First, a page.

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Publication numberUS4623947 A
Publication typeGrant
Application numberUS 06/588,342
Publication dateNov 18, 1986
Filing dateMar 12, 1984
Priority dateMar 17, 1983
Fee statusLapsed
Also published asDE3466109D1, EP0119594A1, EP0119594B1
Publication number06588342, 588342, US 4623947 A, US 4623947A, US-A-4623947, US4623947 A, US4623947A
InventorsAkihiro Kasahara
Original AssigneeTokyo Shibaura Denki Kabushiki Kaisha
Export CitationBiBTeX, EndNote, RefMan
External Links: USPTO, USPTO Assignment, Espacenet
Magnetic head device
US 4623947 A
Abstract
A magnetic head device including a set of parallel leaf springs, equal in length, whose proximal ends are fixed to a base, extending from the base in the running direction of a magnetic tape, a rigid plate for connecting the free ends of the parallel plate springs with each other, a magnetic recording/reproducing head fixed to the rigid plate and housed between the parallel plate springs, and a voice coil motor located between the base and the rigid plate to shift the rigid plate.
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Claims(17)
What is claimed is:
1. A magnetic head device comprising:
a base;
a magnetic head having parallel elongated recording and reproducing gaps which are mutually spaced in a first direction parallel to a running direction of a magnetic tape between said gaps and positioned for facing the tape surface of said magnetic tape;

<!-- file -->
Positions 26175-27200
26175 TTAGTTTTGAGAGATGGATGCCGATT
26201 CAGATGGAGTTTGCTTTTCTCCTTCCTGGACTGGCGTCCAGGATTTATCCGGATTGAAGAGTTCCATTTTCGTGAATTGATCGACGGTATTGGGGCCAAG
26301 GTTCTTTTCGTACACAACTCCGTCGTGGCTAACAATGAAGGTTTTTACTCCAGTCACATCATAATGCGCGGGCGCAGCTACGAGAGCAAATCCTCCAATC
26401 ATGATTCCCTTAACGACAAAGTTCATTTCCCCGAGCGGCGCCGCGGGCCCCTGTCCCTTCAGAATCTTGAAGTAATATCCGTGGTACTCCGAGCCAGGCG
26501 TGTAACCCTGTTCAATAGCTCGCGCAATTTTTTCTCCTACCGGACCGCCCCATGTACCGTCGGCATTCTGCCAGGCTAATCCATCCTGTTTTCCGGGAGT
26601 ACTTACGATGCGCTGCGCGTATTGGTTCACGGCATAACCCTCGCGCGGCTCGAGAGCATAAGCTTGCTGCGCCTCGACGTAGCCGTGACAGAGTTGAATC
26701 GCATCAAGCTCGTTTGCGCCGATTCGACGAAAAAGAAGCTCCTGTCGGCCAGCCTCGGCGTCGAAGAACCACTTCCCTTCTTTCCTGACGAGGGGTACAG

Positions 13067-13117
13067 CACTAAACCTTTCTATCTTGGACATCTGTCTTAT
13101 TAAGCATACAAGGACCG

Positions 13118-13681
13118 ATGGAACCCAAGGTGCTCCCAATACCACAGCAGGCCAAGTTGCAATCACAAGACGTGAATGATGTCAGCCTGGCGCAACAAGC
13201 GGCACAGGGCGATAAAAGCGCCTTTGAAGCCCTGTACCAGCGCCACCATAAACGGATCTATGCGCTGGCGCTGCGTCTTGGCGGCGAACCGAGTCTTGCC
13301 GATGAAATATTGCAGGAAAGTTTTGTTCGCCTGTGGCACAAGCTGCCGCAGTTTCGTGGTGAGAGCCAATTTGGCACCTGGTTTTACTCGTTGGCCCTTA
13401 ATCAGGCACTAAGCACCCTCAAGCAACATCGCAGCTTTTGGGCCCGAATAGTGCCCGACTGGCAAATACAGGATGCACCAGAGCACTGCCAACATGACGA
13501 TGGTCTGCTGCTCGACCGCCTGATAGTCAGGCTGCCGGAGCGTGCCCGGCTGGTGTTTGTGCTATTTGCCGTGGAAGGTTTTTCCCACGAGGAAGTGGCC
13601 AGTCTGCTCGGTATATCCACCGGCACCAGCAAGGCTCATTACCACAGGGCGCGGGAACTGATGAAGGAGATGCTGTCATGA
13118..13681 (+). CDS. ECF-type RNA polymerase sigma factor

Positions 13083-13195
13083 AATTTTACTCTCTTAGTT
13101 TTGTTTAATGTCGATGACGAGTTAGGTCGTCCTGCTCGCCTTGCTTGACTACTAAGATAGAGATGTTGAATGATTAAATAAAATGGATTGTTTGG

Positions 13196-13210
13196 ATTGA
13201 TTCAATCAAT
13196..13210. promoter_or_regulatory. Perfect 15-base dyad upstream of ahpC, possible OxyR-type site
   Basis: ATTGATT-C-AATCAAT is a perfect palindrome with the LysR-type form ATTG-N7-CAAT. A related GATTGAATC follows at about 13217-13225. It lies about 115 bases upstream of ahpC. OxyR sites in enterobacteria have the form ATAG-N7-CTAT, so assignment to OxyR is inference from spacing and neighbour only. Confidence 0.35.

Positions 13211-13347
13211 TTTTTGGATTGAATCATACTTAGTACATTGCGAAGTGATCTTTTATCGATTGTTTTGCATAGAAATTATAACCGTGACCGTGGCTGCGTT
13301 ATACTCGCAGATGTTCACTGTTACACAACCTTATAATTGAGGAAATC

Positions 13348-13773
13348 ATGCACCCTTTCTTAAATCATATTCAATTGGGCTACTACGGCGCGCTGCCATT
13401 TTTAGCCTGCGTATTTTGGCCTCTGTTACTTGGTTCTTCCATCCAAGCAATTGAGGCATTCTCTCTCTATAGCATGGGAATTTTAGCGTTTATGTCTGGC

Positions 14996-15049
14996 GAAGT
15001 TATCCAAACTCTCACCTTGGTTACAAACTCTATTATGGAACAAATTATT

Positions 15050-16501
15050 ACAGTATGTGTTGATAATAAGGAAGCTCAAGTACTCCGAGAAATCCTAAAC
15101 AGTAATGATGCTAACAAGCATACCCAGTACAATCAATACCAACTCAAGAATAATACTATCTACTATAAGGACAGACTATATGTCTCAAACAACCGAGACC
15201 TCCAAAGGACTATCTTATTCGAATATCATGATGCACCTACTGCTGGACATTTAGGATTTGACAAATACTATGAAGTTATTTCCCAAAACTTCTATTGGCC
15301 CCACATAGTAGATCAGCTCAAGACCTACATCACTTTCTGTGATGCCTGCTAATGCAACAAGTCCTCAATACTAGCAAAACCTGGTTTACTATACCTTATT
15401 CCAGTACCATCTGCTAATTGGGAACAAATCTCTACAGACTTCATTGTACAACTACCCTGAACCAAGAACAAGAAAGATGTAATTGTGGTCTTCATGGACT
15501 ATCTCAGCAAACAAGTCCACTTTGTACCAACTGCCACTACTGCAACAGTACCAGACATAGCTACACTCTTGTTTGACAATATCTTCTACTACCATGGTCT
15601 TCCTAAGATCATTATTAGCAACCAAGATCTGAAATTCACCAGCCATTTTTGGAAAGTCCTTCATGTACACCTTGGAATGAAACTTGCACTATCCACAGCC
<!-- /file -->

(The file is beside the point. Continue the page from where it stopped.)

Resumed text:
a pair of resilient parallel plate portions having one end attached to a portion of said base, said parallel plate portions extending parallel to said first direction to other ends of said parallel plate portions, said parallel plate portions being equal in length and each being shaped so as to be displaceable in the direction of elongation of said gaps, taking said one end thereof as a fulcrum;
a rigid portion connecting said other ends of said parallel plate portions with each other, said base portion and rigid portion being aligned in said first direction, said magnetic head being fixed to said rigid portion, whereby the distance between the other ends of the parallel plate portions is equal to that between the one ends of the parallel plate portions; and
actuating means for displacing said rigid portion in said direction of elongation whereby said parallel plate portions can shift.
2. A magnetic head device, according to claim 1, wherein said rigid portion is a rigid plate.
3. A magnetic head device, according to claim 1, wherein said parallel plate portions are a pair of parallel leaf springs.
4. A magnetic head device, according to claim 3, wherein the one ends of said parallel leaf springs are fixed to the base through a fixing plate portion.